Follow the leader
Canada's regulators have historically followed changes in US securities law, but the prescriptive nature of the Sarbanes-Oxley Act has caused them to think again. Rob Nicholls looks at the dilemma for local regulators that has echoes worldwide
Although 2002 saw a number of significant regulatory initiatives in Canada come to fruition, the regulatory initiative that has undoubtedly grabbed the most headline space in Canadian capital markets is the US’ enactment of the Sarbanes-Oxley Act and the attendant rule-making exercises that the Securities and Exchange Commission (SEC) has undertaken.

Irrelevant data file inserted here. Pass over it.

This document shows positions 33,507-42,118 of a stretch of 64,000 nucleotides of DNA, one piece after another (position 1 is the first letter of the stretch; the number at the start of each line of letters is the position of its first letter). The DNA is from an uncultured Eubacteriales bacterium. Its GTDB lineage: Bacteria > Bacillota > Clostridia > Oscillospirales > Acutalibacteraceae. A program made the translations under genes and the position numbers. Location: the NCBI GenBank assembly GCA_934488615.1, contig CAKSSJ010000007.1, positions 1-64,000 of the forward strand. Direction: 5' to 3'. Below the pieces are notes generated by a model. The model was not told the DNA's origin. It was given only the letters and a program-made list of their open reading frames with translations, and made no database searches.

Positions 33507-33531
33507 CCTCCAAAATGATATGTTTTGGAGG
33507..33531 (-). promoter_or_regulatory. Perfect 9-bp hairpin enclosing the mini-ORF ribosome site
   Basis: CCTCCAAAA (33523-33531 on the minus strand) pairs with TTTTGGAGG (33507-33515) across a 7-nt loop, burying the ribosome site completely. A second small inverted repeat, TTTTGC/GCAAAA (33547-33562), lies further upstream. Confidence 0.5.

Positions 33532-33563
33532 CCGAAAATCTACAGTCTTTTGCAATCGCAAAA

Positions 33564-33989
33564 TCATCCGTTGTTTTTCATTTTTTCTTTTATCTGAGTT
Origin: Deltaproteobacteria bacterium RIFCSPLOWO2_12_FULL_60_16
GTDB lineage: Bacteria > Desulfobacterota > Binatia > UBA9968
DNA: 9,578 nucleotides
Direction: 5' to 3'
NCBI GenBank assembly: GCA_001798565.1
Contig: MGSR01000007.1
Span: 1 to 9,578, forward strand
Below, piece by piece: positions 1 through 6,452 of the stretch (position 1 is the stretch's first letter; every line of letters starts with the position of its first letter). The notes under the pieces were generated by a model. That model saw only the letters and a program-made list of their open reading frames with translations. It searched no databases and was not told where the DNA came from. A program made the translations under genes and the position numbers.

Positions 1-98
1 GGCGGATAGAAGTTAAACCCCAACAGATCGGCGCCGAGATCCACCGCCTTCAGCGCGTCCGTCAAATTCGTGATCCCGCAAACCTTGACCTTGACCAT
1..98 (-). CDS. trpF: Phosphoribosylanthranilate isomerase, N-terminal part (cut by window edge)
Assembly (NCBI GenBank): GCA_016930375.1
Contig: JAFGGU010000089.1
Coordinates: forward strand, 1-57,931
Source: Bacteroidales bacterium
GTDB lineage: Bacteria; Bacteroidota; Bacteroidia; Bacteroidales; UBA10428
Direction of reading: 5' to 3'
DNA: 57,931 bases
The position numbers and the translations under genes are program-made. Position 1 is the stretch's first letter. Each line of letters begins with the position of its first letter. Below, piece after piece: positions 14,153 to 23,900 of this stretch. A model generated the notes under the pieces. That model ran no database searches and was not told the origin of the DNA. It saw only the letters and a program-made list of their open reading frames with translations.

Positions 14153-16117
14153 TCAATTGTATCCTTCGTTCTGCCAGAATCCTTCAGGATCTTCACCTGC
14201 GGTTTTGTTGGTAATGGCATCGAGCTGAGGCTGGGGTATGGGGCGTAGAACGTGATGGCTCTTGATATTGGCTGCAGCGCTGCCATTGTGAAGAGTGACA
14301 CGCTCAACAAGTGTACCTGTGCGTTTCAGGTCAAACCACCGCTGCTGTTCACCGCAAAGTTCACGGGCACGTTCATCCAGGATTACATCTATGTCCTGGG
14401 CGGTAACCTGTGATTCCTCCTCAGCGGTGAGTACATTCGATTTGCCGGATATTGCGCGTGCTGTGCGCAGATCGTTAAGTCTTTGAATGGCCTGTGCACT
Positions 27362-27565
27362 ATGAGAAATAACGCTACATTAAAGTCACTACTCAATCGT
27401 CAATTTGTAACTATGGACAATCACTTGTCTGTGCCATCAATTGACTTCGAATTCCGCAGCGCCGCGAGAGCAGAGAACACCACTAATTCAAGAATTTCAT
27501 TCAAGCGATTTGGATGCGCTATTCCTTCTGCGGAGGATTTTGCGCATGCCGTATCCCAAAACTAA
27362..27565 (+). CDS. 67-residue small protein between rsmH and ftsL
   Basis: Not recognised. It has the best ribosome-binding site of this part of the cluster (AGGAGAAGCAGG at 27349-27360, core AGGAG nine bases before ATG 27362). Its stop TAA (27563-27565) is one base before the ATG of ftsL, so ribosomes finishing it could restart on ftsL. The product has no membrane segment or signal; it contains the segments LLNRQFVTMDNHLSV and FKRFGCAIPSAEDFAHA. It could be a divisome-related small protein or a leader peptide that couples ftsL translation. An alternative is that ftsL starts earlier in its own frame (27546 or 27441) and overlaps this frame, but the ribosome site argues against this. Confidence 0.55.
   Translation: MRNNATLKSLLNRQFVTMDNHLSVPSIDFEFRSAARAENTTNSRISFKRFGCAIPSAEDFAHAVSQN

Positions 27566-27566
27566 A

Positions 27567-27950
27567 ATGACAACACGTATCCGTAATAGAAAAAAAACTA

This premium content is reserved for
Legal Week Subscribers.
Subscribe today and get 10% off.
A PREMIUM SUBSCRIPTION PROVIDES:
- Trusted insight, news and analysis from the UK and across the globe
- Connections to senior business lawyers within the leading law firms and legal departments
- Unique access to ALM's unrivalled, market-leading reporting in the US and Asia and cutting-edge research, including Legal Week's UK Top 50 and Global 100 rankings
- The Legal Week Daily News Alert, Editor's Highlights, and Breaking News digital newsletters and more, plus a choice of over 70 ALM newsletters
- Optimized access on all of your devices: desktop, tablet and mobile
- Complete access to the site's full archive of more than 56,000 articles
Already have an account? Sign In Now
For enterprise-wide or corporate enquiries, please contact Paul Reeves on Preeves@alm.com or call on +44 (0) 203 875 0651